Title: Fire Lines
Author: Cara Thurlbourn
Genre: Young Adult, Fantasy
For seventeen years, Émi, as well as the entire citizenry of Nhatu, was taught that the high walls isolating their city from the rest of the world were built to protect them against the armies of Mahg, a power-hungry wielder of black magick. Beyond the walls lay barren wastelands and unsightly ruins of the three other cities, which were completely destroyed by Mahg’s wrath.
Upon turning seventeen, Émi’s magical bloodline awakens, and she discovers inherent abilities that could get her killed by the government. From there, everything else begins to unravel as well, including the history fed to them by the government of Nhatu.
Eventually, she is forced to flee, making her escape by going beyond the wall and into a foreign world she’s only ever known through her deceased father’s stories – a world teeming with winged watchers who soar through the skies, elephant riders, and sorcery.
To be completely honest, I agreed to participate in this blog tour without much of a second thought. I went into this book totally blind, lacking any preconceived expectations. I was even unaware of its genre. But I digress. Since I went into this without really knowing what to anticipate, I am at a loss with how I feel about Fire Lines.
The premise of the story was intriguing, albeit the idea of an entire magical world existing outside the borders of a completely isolated community isn’t really new. Still, I enjoyed learning about the other cities and their respective cultures. I particularly liked the lifelong bonds formed between the people in Tarynne and their elephant companions as well as the ceremonies they conducted in order to nurture these bonds. The world the author created was immensely fascinating. The life in all four cities sustained by a fire gem, which was eventually split into multiple pieces after Mahg attempted to possess its power – consider my interest effectively piqued.
The characters of Fire Lines were likable, and for the most part, well-developed. It was not particularly hard to invest in them and in their smaller narratives. However, admittedly, reading about them – Emi in particular – became extremely frustrating on more than one occasion. I guess this was mainly because every now and then, I could not fully fathom the rationale behind their actions. Seriously, sometimes I had to stop reading and ask myself, “Are they deliberately being idiots and making thoughtless, impulsive decisions just to move the plot forward?”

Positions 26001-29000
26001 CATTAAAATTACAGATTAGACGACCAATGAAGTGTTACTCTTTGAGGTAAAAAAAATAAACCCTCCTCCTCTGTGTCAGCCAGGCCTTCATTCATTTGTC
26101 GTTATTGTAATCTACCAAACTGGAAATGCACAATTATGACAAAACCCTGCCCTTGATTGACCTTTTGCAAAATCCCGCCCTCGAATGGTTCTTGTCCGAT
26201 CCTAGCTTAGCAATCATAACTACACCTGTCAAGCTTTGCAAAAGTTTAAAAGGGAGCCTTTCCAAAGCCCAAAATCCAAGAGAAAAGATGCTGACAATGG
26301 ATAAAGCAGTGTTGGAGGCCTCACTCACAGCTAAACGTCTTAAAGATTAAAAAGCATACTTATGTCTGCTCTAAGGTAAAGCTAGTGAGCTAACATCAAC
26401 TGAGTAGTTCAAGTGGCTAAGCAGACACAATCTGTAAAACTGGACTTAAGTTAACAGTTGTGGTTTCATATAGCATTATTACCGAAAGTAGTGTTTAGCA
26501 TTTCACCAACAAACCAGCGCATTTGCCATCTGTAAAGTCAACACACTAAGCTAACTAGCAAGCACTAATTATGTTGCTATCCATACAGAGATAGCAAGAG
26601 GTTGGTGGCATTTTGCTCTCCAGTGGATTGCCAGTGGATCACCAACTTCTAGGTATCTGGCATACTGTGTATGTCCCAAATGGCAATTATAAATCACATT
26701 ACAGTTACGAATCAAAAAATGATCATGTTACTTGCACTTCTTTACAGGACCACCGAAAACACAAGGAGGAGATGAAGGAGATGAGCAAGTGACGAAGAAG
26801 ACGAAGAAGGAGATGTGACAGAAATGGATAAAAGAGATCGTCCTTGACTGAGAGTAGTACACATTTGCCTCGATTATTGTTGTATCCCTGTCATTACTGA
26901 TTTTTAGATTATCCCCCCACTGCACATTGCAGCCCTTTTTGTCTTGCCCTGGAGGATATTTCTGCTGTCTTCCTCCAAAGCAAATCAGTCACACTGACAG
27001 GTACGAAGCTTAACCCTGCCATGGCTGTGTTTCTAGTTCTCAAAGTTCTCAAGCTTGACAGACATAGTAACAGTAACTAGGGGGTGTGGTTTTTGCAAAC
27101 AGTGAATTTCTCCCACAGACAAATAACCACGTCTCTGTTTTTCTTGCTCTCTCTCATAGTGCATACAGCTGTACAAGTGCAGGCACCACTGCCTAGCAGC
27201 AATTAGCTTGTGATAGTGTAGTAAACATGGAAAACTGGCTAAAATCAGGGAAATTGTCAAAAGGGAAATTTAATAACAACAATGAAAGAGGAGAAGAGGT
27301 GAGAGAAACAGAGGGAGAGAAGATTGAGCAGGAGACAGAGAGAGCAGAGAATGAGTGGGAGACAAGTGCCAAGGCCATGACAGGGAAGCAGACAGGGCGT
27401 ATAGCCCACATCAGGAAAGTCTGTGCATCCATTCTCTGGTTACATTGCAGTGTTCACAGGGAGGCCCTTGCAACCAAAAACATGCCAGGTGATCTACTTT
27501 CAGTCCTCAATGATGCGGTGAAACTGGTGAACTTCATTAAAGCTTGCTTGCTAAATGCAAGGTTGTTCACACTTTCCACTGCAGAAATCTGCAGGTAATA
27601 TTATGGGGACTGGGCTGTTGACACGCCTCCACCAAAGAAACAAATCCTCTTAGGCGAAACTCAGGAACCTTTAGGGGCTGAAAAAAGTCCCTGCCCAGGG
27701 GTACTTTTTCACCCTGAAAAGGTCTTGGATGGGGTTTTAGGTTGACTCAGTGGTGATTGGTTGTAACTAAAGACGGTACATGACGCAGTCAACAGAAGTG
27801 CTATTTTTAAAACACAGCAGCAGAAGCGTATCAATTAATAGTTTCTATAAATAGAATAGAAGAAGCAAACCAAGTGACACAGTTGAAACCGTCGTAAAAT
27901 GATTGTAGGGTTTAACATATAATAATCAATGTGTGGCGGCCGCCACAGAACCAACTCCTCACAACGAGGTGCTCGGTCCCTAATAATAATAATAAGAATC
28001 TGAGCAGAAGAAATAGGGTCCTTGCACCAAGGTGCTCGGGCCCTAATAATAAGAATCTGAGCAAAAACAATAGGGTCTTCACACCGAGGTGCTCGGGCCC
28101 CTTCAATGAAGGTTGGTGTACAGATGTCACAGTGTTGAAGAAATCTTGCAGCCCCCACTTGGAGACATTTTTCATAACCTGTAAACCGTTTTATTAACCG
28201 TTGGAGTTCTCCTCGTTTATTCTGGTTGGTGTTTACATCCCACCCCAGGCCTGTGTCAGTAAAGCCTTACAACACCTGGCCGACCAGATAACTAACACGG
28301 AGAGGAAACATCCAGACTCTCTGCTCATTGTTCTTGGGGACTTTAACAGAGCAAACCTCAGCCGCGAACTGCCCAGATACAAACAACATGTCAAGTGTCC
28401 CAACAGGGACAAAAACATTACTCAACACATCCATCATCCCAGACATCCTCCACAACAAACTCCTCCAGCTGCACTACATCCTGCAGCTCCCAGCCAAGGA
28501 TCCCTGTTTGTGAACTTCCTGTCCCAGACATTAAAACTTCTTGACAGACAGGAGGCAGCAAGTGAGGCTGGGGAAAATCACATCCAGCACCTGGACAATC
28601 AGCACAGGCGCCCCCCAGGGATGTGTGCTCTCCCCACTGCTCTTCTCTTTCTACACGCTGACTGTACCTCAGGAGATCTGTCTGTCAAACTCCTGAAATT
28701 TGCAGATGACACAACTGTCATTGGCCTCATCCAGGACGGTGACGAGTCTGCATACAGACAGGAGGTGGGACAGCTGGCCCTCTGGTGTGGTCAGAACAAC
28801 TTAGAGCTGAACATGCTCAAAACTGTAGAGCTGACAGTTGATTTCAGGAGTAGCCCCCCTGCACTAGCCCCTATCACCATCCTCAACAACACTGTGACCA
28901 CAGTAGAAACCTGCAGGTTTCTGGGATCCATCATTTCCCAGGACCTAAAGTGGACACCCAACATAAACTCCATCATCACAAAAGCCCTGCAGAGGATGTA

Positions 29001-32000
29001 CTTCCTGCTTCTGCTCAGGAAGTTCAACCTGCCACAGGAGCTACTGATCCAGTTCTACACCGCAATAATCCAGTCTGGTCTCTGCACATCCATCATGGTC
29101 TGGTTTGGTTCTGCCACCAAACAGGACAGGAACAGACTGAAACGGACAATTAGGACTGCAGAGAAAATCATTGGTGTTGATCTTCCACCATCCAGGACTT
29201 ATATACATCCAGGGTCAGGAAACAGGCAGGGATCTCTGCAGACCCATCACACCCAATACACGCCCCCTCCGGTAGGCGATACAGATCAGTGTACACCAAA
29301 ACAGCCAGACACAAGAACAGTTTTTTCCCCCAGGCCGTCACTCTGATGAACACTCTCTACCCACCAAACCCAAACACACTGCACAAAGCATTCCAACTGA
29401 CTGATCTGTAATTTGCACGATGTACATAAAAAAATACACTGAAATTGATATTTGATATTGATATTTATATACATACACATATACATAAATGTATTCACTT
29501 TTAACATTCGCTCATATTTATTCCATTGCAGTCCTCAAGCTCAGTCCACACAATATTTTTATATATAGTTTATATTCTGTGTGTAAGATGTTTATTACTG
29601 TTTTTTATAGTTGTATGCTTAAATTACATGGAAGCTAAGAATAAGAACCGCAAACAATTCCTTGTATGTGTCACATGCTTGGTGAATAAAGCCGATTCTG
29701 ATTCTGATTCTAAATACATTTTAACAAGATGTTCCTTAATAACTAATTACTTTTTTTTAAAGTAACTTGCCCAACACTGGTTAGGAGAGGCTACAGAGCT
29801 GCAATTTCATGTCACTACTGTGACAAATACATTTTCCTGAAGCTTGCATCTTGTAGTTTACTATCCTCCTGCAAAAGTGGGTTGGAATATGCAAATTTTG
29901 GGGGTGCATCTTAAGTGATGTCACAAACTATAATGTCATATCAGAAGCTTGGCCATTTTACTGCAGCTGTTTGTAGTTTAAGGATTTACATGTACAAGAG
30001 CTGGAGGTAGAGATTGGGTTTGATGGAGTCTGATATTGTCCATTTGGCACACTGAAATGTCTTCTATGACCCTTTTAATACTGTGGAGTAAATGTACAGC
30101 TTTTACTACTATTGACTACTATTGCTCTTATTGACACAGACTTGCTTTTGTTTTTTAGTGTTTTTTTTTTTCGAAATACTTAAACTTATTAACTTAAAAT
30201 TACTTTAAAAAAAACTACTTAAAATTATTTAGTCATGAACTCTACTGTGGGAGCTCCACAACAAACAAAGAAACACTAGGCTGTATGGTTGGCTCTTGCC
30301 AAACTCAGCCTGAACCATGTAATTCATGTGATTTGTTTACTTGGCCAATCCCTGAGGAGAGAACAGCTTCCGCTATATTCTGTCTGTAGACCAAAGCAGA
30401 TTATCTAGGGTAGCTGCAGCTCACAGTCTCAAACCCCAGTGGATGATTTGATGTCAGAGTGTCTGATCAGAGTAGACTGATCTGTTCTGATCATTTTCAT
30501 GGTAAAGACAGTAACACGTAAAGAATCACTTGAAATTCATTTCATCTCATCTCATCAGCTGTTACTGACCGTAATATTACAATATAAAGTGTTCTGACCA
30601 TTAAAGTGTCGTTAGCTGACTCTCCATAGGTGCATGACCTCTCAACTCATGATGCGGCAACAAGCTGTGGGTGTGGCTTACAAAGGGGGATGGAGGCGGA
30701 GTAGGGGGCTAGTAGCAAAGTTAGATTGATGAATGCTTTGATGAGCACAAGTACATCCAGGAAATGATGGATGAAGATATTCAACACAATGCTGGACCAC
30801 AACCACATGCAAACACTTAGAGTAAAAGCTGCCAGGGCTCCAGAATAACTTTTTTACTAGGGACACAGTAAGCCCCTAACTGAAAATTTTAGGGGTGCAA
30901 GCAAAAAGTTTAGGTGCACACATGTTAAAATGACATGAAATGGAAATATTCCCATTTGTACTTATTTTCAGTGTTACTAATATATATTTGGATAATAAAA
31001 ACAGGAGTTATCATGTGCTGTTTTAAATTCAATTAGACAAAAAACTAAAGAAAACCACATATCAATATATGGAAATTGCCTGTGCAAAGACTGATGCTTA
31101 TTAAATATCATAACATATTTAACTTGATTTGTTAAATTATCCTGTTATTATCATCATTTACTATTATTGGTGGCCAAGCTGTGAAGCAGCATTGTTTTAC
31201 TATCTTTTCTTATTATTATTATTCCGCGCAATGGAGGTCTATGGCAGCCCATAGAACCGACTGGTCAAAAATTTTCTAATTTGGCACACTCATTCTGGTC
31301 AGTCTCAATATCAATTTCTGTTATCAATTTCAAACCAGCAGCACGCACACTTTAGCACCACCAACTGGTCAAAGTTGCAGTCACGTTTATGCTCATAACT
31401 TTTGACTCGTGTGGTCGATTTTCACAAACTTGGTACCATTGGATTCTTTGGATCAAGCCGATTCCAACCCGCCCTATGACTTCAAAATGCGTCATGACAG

Since Fire Lines has yet to be officially released and out of courtesy, I will refrain from revealing too much about the plot and/or writing explicit spoilers openly. Should you be interested in reading a relatively short rant on aforementioned character idiocy, you can check out the spoiler tags in my Goodreads review.
My main problem with Fire Lines lies in its plot delivery, and by that, I don’t mean to say that the plot itself was awful and contained too many holes. The plot itself was fairly okay, in my opinion. However, it lacked, for the lack of a better term, oomph. To put it simply, I found the story in Fire Lines neither enthralling nor compelling. In the first part of the book, I was impressed by the authentic portrayal of abuse of power perpetuated by socioeconomic inequalities. In fact, the manner in which the author wrote about poverty and class-related injustice was very much close to home.
Unfortunately, the more chapters I read, the more my interest gradually waned. I was no longer able to truly empathize with the circumstances the characters were dealing with, and I think this is largely because I kept thinking that these circumstances could have been avoided if they just made more sensible decisions. Furthermore, there was so much material that was largely left unexplored!
Overall, Fire Lines was a fairly decent read. I’d say that I enjoyed the first half a whole lot more than the latter half of the story. Definitely far from the perfect novel, but I do genuinely believe that it’s still worth looking into.
Excerpt from the book:
Nearly fifteen years have passed since they sealed the gates and anyone who remembers what life was like before is too afraid or too tired to care. The visions they have shown us, the scenes I draw on my posters, of what lies beyond the wall – dark magick, decimated landscapes and ruthless scavengers – they have crushed peoples’ curiosity. I wish mine was crushed. You’d think that after everything that happened, with my father, it would be. But it’s not. Every night, in the few moments of sleep I manage to snatch before sunrise, I dream of Abilene. I see Watchers gliding through the sky and a lake so blue it is imprinted on the backs of my eyes when I wake. . .
Nor nudges me out of my daydream. “We’re here.”
When we disembark at the Green Quarter jetty, we go through the permit-checking process in reverse. Out on the street, Nor turns left and waddles towards the hotel where she works as a cook. I cross the road and veer right, away from the canal but towards the wide fast-moving river that flows from the Green Quarter, down through Silver and Gold, under the city walls, and out into the ocean.